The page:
The cold temperatures and biting winds of winter are behind us, but new hazards lie ahead for our four-legged companions! Below, your Waterloo vet offers tips for keeping your pet from these summertime dangers:
If a pet spends too much time in the hot, humid weather and the scorching sun, heatstroke becomes a very real danger. The first signs in most pets are rapid breathing and heartbeat, panting, and drooling. As the condition progresses, weakness, vomiting, diarrhea, and collapse may present. If you see any of these symptoms, rush your pet to a cooler area immediately and offer water. Call your vet right away to see how you should proceed.
We aren’t the only ones who have to worry about sunburn this time of year. Cats and dogs can also get burned, especially on exposed areas like the ear tips and end of the nose. Ask your vet about a dog- or cat-specific sunscreen, available at many pet supply stores, that you can use to block the sun’s harmful rays from your pet.
Even on relatively milder summer days, the temperatures inside a parked car can heat up dramatically if it’s left sitting in the sun. A pet left inside the car can quickly succumb to heat exhaustion and heatstroke. A few cracked windows won’t help, either. Either take your pet indoors at your destination, or leave them at home.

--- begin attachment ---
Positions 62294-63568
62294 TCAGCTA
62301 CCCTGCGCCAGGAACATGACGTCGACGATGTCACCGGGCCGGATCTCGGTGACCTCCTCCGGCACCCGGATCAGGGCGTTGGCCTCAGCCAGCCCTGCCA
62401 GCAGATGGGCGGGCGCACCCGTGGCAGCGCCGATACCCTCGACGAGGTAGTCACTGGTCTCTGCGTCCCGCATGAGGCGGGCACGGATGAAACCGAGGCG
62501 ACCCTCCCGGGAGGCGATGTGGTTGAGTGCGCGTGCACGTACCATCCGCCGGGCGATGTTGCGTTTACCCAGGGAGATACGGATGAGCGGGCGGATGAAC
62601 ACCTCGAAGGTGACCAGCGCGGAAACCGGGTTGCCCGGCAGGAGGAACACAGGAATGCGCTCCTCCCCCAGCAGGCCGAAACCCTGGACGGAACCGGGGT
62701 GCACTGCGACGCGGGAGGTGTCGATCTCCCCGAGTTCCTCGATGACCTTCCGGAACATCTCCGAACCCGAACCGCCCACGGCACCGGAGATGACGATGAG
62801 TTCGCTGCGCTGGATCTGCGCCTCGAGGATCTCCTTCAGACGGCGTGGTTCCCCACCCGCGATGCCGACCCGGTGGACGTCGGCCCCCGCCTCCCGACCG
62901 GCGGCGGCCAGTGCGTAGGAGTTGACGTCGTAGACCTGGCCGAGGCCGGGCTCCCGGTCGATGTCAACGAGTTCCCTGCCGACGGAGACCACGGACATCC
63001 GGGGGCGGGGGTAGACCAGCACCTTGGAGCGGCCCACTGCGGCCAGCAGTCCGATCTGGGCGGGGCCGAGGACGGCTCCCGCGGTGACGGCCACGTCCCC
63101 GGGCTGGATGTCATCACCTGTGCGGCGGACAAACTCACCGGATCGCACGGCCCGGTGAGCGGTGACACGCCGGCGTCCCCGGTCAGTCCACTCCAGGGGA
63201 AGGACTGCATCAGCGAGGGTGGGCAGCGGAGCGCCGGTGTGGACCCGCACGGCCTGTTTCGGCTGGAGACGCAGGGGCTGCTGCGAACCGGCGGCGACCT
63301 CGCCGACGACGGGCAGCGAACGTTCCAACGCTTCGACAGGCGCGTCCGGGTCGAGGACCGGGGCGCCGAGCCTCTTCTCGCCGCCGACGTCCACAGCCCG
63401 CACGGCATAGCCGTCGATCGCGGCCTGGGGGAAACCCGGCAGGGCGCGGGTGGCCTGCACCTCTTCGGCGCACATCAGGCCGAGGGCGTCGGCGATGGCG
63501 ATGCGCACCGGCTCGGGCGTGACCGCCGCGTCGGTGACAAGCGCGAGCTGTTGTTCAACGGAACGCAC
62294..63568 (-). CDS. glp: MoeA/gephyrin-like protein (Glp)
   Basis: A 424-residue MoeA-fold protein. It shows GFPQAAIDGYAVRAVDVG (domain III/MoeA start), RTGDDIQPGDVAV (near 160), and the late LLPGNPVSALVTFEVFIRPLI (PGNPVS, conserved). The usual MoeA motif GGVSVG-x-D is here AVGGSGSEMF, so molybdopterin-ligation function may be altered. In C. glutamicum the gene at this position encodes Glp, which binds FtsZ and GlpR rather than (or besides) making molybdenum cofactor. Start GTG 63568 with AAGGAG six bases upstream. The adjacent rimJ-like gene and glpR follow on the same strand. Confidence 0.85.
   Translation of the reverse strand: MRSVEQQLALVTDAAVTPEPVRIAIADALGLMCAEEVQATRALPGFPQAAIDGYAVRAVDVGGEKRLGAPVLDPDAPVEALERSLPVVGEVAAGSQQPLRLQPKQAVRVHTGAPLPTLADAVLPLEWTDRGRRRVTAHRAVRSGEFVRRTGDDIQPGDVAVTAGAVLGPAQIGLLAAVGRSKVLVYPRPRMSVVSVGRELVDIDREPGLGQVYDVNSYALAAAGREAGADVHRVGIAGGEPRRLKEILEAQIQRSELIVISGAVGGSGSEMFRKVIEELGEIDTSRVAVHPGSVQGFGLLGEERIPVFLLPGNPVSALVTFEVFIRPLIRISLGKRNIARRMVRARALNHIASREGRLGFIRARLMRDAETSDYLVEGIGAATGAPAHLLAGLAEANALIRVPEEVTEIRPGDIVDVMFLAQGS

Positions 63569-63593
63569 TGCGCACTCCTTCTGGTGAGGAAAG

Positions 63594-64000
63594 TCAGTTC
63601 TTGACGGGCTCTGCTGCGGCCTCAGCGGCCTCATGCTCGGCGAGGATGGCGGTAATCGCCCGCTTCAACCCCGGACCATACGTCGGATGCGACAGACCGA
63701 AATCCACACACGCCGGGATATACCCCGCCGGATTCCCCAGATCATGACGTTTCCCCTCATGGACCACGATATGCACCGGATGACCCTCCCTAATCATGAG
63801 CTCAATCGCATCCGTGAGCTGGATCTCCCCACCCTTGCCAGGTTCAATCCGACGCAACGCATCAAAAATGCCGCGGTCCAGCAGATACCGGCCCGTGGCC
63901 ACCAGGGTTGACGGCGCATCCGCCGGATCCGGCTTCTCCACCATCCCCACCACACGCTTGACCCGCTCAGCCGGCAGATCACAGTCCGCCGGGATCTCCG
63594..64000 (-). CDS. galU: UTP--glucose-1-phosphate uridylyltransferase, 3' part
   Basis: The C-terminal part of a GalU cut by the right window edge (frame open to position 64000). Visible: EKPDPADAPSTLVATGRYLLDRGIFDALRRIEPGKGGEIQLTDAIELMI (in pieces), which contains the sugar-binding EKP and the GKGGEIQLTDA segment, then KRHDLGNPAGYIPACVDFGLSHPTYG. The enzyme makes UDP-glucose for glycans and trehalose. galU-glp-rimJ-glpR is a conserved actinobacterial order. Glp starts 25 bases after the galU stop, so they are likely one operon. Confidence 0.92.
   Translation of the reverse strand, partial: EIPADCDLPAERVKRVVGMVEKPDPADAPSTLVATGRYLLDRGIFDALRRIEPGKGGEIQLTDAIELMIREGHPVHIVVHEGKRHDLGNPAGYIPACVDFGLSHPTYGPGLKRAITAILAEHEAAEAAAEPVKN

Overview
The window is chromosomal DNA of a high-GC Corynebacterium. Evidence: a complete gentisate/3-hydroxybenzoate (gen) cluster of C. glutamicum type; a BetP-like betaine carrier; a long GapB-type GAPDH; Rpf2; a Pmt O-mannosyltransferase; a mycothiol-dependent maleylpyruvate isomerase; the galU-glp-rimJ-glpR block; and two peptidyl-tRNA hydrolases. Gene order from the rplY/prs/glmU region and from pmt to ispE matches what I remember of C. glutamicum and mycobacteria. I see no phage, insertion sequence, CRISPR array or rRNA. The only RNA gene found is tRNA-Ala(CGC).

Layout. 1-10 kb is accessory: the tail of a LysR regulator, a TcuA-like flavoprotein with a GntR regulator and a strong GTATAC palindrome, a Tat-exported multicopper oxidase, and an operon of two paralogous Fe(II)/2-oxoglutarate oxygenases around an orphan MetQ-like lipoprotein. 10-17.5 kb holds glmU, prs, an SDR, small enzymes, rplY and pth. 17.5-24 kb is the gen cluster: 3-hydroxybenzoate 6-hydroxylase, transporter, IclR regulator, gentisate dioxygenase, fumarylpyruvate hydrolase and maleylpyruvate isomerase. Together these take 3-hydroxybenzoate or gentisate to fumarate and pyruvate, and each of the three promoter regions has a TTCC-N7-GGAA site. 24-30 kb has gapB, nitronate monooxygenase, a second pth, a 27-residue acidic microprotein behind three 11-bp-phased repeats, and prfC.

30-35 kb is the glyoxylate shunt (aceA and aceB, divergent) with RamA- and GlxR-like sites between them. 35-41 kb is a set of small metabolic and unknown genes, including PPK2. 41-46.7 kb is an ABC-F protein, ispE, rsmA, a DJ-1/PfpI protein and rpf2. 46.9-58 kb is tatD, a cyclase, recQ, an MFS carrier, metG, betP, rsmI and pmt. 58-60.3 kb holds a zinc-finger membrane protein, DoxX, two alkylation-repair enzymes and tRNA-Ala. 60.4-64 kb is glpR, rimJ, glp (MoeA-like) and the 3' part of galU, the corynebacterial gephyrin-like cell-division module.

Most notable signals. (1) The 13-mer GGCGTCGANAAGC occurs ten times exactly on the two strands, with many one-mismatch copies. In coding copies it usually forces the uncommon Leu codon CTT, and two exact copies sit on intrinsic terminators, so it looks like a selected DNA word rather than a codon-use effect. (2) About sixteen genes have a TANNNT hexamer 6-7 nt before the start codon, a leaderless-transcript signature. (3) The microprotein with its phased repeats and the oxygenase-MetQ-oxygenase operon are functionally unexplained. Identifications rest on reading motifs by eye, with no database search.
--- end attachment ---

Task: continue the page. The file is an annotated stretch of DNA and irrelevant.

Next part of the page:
With the sun beating down on it all day, asphalt can quickly turn into a scorching surface. A pet that steps on it for too long can easily burn their paw pads, leaving painful blisters. Plus, since your pet’s body is closer to the ground, the asphalt will heat them up in a matter of minutes. Take care to avoid asphalt when you’re walking your pet.
Thinking of taking a summertime dip with your dog? Remember that not all dogs can swim! Always stay with your dog in backyard pools or public lakes, supporting him the whole time. Remember to rinse his coat off after you’re out of the water in order to remove all salt or chlorine.
With a little knowledge and preparation, you’ll be ready to keep your pet safe from this season’s hazards. Ask your Waterloo vet for more advice as the temperatures rise.